Dopamine, the chemical that gives us pleasure whenever we receive a reward.
Dopamine is our main focus neurotransmitter. This is the chemical responsible for our drive or desire to acquire – be that food, sex, an achievement, or a drug. When you drink coffee or receive a text message, dopamine is being released. It tends to make people more talkative and excitable, which often leaves them wanting more. With dopamine and high dopamine individuals, desire begets desire.
Memories of past pleasures we experienced are alluring because the dopamine in our brains keeps the memory very real. All we need is a reminder of that past reward. Even without the promise of new, similar experiences, the image in the mind is enough to render self-control ineffective, if altogether useless. According to new research from Johns Hopkins University, none of this really matters, because the memory of something much sweeter always lingers in the brain.
This fine fellow below obviously has brains, though no “brain chemistry” left in him. Curiously, this image is used as an illustration to nearly every article on the subject. God knows why, perhaps because he looks rather impressive. I simply couldn’t resist a temptation to use it, too.
Now back to dopamine and addictions. Study makes an unsettling conclusion: the more we deprive ourselves of the subject of our craving, the more likely our nervous system is to fire off memories whenever an irritant manifests itself. Аddiction cycles are notoriously hard to break precisely because of these lingering memories of “cheeseburgers past.”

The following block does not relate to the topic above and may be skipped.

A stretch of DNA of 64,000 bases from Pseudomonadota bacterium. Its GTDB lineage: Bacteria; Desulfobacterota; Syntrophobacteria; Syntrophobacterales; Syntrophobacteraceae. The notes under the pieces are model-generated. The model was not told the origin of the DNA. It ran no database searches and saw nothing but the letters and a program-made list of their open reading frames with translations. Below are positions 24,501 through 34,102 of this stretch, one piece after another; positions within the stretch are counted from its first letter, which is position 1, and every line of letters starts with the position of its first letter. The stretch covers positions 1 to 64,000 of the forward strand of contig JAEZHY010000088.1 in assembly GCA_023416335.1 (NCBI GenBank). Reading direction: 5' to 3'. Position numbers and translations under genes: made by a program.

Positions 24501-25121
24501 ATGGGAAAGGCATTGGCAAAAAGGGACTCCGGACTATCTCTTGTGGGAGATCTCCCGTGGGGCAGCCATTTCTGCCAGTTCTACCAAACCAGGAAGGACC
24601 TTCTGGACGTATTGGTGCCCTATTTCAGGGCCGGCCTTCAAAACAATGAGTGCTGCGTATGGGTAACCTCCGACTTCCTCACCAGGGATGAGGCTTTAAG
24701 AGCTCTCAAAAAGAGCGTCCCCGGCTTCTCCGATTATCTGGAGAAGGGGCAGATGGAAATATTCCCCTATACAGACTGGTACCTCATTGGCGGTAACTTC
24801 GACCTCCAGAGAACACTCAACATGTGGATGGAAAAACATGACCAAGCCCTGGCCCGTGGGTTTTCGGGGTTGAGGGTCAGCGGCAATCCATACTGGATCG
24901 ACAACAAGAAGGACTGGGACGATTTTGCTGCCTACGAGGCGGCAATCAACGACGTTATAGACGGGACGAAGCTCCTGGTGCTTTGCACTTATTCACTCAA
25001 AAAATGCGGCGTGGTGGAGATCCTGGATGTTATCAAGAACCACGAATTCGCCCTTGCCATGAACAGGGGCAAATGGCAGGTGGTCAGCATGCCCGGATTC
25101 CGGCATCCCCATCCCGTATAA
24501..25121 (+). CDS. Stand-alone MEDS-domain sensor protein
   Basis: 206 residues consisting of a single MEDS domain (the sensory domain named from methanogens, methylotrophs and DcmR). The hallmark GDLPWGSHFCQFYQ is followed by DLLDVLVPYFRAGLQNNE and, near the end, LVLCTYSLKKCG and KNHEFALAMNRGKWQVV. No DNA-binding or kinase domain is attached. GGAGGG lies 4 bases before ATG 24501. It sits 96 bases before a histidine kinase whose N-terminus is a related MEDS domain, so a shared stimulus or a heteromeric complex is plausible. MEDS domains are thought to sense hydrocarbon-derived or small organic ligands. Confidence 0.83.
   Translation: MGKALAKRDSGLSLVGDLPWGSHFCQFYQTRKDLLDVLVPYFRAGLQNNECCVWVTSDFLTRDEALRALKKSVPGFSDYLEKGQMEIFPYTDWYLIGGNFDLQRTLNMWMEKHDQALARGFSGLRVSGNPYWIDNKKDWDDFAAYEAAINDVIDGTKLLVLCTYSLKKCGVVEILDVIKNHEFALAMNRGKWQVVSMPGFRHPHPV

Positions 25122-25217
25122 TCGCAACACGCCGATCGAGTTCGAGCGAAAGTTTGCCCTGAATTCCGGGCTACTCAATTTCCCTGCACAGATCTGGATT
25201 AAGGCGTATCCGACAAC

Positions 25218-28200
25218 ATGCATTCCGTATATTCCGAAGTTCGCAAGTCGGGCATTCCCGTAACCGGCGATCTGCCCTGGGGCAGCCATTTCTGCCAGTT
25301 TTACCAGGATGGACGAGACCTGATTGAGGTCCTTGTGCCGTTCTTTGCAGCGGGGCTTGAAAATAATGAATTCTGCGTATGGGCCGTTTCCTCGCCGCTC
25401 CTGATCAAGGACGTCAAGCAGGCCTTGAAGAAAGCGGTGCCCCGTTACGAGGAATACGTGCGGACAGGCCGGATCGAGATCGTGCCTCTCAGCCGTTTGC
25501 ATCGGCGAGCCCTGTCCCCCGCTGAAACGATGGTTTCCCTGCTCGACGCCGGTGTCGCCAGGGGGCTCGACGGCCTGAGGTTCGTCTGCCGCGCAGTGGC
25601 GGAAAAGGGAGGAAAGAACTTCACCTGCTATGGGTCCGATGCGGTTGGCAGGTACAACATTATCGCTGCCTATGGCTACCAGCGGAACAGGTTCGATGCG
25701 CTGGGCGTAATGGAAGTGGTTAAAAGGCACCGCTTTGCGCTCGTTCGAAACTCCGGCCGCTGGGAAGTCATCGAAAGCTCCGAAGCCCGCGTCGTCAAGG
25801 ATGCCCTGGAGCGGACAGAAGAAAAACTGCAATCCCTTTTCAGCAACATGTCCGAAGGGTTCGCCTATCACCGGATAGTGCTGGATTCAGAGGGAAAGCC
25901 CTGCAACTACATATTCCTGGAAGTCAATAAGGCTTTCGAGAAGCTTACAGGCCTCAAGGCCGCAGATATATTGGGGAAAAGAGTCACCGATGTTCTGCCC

How the Johns Hopkins people arrived to their conclusions? They played a little computer game with 20 participants. The game involved a small financial reward every time the respondent located a red or green object on a screen filled with a myriad of other colored objects. Spot a red object — get $1.50, spot green one — get only 25 cents.
The respondents then slept on it, and were asked to play another game the following day. But this time, they were asked to locate particular shapes – color and size did not matter. There was also no reward involved. Interestingly, participants zeroed in on the red objects before any other.While they took part in the exercise, the researchers conducted PET scans on the participants and found that the part of the brain associated with attention lit up with dopamine. Additionally, those who focused on the red objects more than others experienced higher levels of dopamine release. Apparently, past reward association still causing a dopamine release. That stimulus is incorporated into the reward system.
Interesting that people prone to addictive behavior and those who are depressed, will show entirely different responses. The first group (those with addictive personalities) generally can’t help but feel more exhilarated, while the people prone to depression tend to pay much less attention to rewards.
Well, then, where do we stand, those of us depressives and others, prone to displaying addictive behavior? My own personality tends toward being addictive. In view of the recent studies, it makes me terribly depressed.